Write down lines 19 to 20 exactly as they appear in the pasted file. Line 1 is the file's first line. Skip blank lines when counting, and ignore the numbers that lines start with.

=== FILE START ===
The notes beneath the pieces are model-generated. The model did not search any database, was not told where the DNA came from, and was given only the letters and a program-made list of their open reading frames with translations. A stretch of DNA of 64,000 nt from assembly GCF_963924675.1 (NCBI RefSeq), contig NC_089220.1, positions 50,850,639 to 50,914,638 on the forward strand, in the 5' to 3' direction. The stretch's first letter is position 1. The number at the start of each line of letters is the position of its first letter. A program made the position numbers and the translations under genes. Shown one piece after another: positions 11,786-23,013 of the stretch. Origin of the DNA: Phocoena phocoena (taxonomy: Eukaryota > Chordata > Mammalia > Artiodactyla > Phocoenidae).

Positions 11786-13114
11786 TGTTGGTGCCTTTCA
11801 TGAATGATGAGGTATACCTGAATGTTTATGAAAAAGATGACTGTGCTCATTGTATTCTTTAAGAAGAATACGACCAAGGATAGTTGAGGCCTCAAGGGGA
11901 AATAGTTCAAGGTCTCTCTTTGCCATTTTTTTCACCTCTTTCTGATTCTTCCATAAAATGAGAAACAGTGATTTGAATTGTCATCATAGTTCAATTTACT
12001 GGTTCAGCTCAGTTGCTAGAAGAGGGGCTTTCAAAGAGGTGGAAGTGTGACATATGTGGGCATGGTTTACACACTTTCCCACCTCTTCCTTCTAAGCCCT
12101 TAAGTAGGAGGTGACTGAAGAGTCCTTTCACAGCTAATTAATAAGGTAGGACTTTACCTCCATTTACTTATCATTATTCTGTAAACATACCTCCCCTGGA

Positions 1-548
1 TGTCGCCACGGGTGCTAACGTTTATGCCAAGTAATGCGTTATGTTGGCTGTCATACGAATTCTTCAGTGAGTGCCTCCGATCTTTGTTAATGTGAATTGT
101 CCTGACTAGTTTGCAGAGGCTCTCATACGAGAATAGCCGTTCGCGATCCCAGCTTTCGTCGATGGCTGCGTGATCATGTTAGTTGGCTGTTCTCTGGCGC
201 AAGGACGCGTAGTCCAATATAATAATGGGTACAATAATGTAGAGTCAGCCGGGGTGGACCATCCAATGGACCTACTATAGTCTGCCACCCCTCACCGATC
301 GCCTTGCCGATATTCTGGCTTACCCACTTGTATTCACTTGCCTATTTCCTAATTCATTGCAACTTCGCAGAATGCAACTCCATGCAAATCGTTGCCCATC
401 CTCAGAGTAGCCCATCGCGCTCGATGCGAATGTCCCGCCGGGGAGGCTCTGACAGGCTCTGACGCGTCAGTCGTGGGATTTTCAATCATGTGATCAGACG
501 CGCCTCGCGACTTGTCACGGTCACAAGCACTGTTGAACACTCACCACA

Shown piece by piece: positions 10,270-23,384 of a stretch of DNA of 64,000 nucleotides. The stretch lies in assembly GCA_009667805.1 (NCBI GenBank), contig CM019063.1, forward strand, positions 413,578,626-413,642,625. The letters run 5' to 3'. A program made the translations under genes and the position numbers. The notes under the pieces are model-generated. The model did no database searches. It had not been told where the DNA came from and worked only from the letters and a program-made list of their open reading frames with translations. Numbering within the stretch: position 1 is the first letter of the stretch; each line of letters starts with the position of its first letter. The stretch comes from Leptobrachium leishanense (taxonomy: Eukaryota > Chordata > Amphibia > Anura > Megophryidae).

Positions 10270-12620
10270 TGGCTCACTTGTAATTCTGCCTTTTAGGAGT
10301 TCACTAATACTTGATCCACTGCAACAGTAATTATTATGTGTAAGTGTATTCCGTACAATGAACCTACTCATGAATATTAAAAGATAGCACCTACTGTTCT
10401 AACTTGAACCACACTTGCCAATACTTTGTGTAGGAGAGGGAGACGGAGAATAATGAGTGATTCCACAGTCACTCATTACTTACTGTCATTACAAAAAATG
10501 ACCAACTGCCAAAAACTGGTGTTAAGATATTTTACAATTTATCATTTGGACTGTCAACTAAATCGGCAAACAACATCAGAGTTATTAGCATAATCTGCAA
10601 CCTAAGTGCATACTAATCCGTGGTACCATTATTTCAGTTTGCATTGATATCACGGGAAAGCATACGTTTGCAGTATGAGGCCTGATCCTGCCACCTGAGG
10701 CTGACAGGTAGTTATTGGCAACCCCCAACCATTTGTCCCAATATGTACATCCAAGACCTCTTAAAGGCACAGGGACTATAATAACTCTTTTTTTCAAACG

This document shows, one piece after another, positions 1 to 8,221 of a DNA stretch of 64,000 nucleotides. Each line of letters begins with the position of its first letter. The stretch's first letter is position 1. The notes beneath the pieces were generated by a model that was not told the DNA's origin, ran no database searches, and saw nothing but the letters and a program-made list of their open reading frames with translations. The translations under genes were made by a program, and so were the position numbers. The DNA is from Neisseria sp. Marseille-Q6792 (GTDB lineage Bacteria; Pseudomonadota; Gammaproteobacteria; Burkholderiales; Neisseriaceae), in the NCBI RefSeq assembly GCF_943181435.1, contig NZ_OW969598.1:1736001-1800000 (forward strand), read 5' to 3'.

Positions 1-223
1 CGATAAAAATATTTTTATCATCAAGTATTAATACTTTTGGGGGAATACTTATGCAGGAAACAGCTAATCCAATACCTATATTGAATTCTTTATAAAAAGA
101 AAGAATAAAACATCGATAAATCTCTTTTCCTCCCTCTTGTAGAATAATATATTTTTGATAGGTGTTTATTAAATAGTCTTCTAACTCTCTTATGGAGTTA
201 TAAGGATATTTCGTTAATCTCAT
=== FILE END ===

10401 AACTTGAACCACACTTGCCAATACTTTGTGTAGGAGAGGGAGACGGAGAATAATGAGTGATTCCACAGTCACTCATTACTTACTGTCATTACAAAAAATG
10501 ACCAACTGCCAAAAACTGGTGTTAAGATATTTTACAATTTATCATTTGGACTGTCAACTAAATCGGCAAACAACATCAGAGTTATTAGCATAATCTGCAA